Cybercriminals have chosen one of Microsoft’s lesser known Office document creation apps Publisher (.pub) as the vehicle for distributing password stealing malware intended for employees at thousands of banks around the world.
The phishing campaign was aimed exclusively at banking employees and included the domains of 3,701 banks, according to security firm Cofense. Every single email it caught was intended for banking employees.
“There were no free mail providers in this campaign, signaling clear intent by the attackers to infiltrate banks specifically,” Cofense researchers noted.
Publisher isn’t as widely known as Excel, PowerPoint or Word, and so may have a greater chance of reaching recipients if the organization’s spam filter doesn’t pick up attachments with the .pub extension. Additionally, Office 365’s built-in email inspection rules don’t have default support for inspecting documents with the .pub extension, compared to Word where .docm, .docx are supported by default.
Researchers at security firm Trustwave who also spotted the wave of Publisher spam said it was “very unusual” for malware spammers to use Publisher to deliver malware.
However, Publisher is useful because like Excel and Word, it supports macros, one of the more popular ways of delivering malware from a remote server after victims open the attachment. The technique is old but has resurfaced recently as attackers learned that some employees will click on suspicious email and attachments, no matter how much security awareness training they've received.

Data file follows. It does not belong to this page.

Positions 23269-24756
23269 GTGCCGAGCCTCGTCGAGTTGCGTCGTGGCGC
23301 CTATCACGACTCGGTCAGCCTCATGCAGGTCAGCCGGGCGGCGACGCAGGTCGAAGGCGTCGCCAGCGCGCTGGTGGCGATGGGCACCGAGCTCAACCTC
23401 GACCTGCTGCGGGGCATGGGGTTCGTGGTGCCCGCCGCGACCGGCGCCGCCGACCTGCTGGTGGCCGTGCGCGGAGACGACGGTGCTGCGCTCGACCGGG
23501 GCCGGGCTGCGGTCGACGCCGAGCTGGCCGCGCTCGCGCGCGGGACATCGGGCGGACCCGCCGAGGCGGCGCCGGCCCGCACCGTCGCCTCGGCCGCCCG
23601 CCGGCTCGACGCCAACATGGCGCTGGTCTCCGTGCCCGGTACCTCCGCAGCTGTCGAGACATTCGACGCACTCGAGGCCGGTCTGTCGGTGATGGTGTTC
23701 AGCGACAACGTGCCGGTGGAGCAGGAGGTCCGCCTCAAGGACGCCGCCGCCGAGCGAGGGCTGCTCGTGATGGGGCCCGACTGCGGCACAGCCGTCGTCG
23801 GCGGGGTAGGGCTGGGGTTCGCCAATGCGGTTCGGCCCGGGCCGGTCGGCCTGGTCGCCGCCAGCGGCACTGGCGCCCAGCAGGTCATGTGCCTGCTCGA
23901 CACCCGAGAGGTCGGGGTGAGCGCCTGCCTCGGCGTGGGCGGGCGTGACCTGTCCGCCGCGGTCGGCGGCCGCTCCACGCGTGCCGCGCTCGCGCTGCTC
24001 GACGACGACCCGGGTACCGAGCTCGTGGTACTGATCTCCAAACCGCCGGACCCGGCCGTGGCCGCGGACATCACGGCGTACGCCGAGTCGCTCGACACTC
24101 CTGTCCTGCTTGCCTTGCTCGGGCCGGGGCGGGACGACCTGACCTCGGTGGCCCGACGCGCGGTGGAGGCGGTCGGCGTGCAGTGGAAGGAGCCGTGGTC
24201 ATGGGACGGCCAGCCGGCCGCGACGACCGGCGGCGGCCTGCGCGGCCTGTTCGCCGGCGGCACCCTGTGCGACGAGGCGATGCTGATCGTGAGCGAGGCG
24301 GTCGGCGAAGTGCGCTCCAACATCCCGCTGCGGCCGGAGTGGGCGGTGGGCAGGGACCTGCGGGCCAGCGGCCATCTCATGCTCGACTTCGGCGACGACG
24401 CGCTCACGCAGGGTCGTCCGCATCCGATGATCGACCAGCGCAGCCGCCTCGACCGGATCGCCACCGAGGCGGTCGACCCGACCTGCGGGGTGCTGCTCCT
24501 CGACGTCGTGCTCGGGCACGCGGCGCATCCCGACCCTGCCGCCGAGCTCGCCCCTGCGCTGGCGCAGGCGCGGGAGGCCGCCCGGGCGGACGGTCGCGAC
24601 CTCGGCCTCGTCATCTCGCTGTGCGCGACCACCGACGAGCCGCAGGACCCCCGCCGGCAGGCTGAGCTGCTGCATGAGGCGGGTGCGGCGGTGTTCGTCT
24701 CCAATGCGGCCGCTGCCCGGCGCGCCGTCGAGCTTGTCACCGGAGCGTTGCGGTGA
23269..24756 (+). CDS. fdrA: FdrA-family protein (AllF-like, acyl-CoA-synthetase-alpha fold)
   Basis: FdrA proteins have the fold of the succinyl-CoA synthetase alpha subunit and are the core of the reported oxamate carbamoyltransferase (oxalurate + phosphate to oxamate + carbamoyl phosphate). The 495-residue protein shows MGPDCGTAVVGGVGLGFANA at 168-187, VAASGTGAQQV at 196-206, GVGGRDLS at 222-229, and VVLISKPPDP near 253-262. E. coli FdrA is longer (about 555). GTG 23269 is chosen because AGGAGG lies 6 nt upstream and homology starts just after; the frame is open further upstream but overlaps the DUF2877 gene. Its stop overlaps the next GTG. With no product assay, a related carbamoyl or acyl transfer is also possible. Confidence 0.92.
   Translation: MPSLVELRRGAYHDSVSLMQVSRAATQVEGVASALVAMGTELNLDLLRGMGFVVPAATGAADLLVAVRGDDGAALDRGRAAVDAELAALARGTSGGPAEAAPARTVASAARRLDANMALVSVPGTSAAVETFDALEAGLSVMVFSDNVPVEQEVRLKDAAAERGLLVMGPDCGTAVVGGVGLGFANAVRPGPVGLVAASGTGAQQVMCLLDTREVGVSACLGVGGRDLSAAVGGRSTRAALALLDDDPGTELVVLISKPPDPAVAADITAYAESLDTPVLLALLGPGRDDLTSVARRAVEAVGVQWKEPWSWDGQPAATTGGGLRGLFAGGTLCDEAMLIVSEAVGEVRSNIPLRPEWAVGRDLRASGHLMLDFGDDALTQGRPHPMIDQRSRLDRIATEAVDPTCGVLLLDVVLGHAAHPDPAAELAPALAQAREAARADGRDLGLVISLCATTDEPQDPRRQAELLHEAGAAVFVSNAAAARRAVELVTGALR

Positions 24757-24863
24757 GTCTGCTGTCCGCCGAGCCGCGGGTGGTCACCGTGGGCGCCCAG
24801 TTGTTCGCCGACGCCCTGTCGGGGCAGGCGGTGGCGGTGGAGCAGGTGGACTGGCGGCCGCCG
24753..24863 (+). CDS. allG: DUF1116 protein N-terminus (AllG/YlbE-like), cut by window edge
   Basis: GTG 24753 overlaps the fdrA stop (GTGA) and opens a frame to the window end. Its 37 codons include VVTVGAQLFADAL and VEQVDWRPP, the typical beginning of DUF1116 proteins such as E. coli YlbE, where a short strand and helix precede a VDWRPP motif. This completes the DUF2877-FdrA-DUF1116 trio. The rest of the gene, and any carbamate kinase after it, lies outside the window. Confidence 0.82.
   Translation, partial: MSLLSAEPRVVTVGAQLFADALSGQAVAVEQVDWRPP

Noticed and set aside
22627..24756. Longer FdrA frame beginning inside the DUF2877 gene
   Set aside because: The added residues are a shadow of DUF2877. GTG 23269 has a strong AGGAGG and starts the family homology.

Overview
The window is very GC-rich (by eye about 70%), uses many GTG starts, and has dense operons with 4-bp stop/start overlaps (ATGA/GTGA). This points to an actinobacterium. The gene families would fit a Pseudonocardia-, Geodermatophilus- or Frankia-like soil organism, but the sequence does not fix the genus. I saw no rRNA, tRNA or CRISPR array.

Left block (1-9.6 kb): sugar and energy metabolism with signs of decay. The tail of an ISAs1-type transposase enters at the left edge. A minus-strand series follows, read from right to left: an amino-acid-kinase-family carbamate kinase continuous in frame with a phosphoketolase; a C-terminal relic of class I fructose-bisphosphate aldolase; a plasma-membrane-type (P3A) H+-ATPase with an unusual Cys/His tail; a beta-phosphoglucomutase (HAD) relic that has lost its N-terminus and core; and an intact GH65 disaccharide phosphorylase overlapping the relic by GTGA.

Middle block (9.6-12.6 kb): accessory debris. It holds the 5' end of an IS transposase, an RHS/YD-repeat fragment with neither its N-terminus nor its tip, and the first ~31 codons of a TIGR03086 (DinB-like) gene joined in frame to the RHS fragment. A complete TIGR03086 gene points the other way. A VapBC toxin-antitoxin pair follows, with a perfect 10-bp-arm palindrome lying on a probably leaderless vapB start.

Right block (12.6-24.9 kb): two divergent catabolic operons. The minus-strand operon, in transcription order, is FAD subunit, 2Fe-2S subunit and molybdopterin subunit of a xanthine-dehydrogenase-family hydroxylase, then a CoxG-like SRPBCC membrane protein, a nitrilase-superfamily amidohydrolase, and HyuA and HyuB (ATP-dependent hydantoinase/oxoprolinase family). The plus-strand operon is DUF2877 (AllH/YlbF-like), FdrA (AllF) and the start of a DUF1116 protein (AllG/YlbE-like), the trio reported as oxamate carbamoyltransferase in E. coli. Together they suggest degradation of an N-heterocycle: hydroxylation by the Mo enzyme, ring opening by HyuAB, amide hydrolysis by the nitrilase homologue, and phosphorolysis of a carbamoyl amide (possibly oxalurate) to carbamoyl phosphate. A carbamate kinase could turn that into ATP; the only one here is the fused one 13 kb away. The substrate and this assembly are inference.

Besides the use of Publisher, the campaign employs fairly standard tricks to dupe recipients into opening the attachment and following prompts to Enable Macros.
The subject header includes the text “Payment Advice DHS158700155”, and if the recipient opens bogus remittance advice and enables macros, it will use a Visual Basics script to reach a URL to download a malicious executable file.
That file, a self-extracting archive, contains a remote access tool (RAT) known as FlawedAmmyy, a backdoor that gives the attacker stealth control over the computer.
The malicious spam campaign itself appears to come from the Necurs botnet, which historically has been known to be used to distribute ransomware to such as Locky, and the Dridex banking malware. However, those spam campaigns were typically targeted at the masses rather than specifically banking employees.
“Unlike previous mass campaigns, this campaign was small and, interestingly, all of the To: addresses we saw targeted were domains belonging to banks, indicating a desire for the attackers to get a foothold within banks with the FlawedAmmyy RAT,” Trustwave researchers said.
FlawedAmmy meanwhile has popped up on malware researchers’ radars this year though has been around since 2016, often relying on bogus invoices to trick recipients into opening malicious archive files. FlawedAmmy is based on leaked source code of the remote desktop control app, Ammy Admin.
Researchers at Proofpoint spotted FlawedAmmy in March being spread in zipped email attachments, noting the RAT had been used in mass campaigns as well as highly targeted credential-theft campaigns aimed at specific industries.
The discovery of the FlawedAmmy phishing attack on banks came as the FBI reportedly warned the financial sector that cybercriminals were preparing for a global “ATM cashout” event, which typically follow successful malware or phishing attacks on banks or payment processing providers.